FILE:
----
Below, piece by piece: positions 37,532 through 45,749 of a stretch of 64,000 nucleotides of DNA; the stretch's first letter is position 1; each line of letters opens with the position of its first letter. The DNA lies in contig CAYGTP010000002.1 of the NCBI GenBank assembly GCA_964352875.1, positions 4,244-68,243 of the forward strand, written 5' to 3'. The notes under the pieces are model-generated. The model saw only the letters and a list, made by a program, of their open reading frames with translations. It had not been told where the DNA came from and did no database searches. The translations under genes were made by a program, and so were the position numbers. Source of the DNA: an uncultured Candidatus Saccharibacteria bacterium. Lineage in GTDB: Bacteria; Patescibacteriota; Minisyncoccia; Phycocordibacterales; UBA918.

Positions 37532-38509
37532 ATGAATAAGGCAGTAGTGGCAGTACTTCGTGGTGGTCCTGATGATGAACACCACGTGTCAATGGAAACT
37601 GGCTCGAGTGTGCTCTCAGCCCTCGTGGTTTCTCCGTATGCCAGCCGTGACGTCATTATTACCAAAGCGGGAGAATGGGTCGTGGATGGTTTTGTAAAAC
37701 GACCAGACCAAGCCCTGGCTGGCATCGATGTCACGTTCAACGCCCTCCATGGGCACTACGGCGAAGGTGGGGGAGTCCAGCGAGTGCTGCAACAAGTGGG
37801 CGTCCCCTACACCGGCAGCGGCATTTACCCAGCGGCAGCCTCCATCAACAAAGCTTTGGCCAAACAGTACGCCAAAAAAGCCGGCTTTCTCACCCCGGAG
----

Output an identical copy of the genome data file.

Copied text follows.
Below, piece by piece: positions 37,532 through 45,749 of a stretch of 64,000 nucleotides of DNA; the stretch's first letter is position 1; each line of letters opens with the position of its first letter. The DNA lies in contig CAYGTP010000002.1 of the NCBI GenBank assembly GCA_964352875.1, positions 4,244-68,243 of the forward strand, written 5' to 3'. The notes under the pieces are model-generated. The model saw only the letters and a list, made by a program, of their open reading frames with translations. It had not been told where the DNA came from and did no database searches. The translations under genes were made by a program, and so were the position numbers. Source of the DNA: an uncultured Candidatus Saccharibacteria bacterium. Lineage in GTDB: Bacteria; Patescibacteriota; Minisyncoccia; Phycocordibacterales; UBA918.

Positions 37532-38509
37532 ATGAATAAGGCAGTAGTGGCAGTACTTCGTGGTGGTCCTGATGATGAACACCACGTGTCAATGGAAACT
37601 GGCTCGAGTGTGCTCTCAGCCCTCGTGGTTTCTCCGTATGCCAGCCGTGACGTCATTATTACCAAAGCGGGAGAATGGGTCGTGGATGGTTTTGTAAAAC
37701 GACCAGACCAAGCCCTGGCTGGCATCGATGTCACGTTCAACGCCCTCCATGGGCACTACGGCGAAGGTGGGGGAGTCCAGCGAGTGCTGCAACAAGTGGG
37801 CGTCCCCTACACCGGCAGCGGCATTTACCCAGCGGCAGCCTCCATCAACAAAGCTTTGGCCAAACAGTACGCCAAAAAAGCCGGCTTTCTCACCCCGGAG